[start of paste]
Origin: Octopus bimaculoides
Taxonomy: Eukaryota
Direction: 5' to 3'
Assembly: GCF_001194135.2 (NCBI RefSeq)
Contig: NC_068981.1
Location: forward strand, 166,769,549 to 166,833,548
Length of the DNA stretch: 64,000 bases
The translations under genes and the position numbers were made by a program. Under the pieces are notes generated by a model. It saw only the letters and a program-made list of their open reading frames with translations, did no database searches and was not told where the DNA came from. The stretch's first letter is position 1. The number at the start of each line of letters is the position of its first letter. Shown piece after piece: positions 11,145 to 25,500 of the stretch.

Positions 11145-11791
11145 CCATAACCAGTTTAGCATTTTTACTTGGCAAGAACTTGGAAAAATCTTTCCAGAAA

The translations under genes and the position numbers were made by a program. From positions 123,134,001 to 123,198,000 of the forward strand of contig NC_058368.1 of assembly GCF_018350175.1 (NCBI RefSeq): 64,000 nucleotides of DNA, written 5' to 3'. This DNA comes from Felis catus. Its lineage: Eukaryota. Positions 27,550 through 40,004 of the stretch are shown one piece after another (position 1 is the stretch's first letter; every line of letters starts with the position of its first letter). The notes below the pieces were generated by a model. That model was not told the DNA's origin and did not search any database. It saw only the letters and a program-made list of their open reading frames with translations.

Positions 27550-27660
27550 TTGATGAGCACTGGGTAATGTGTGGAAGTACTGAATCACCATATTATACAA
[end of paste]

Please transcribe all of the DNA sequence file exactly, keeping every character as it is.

Origin: Octopus bimaculoides
Taxonomy: Eukaryota
Direction: 5' to 3'
Assembly: GCF_001194135.2 (NCBI RefSeq)
Contig: NC_068981.1
Location: forward strand, 166,769,549 to 166,833,548
Length of the DNA stretch: 64,000 bases
The translations under genes and the position numbers were made by a program. Under the pieces are notes generated by a model. It saw only the letters and a program-made list of their open reading frames with translations, did no database searches and was not told where the DNA came from. The stretch's first letter is position 1. The number at the start of each line of letters is the position of its first letter. Shown piece after piece: positions 11,145 to 25,500 of the stretch.

Positions 11145-11791
11145 CCATAACCAGTTTAGCATTTTTACTTGGCAAGAACTTGGAAAAATCTTTCCAGAAA

The translations under genes and the position numbers were made by a program. From positions 123,134,001 to 123,198,000 of the forward strand of contig NC_058368.1 of assembly GCF_018350175.1 (NCBI RefSeq): 64,000 nucleotides of DNA, written 5' to 3'. This DNA comes from Felis catus. Its lineage: Eukaryota. Positions 27,550 through 40,004 of the stretch are shown one piece after another (position 1 is the stretch's first letter; every line of letters starts with the position of its first letter). The notes below the pieces were generated by a model. That model was not told the DNA's origin and did not search any database. It saw only the letters and a program-made list of their open reading frames with translations.

Positions 27550-27660
27550 TTGATGAGCACTGGGTAATGTGTGGAAGTACTGAATCACCATATTATACAA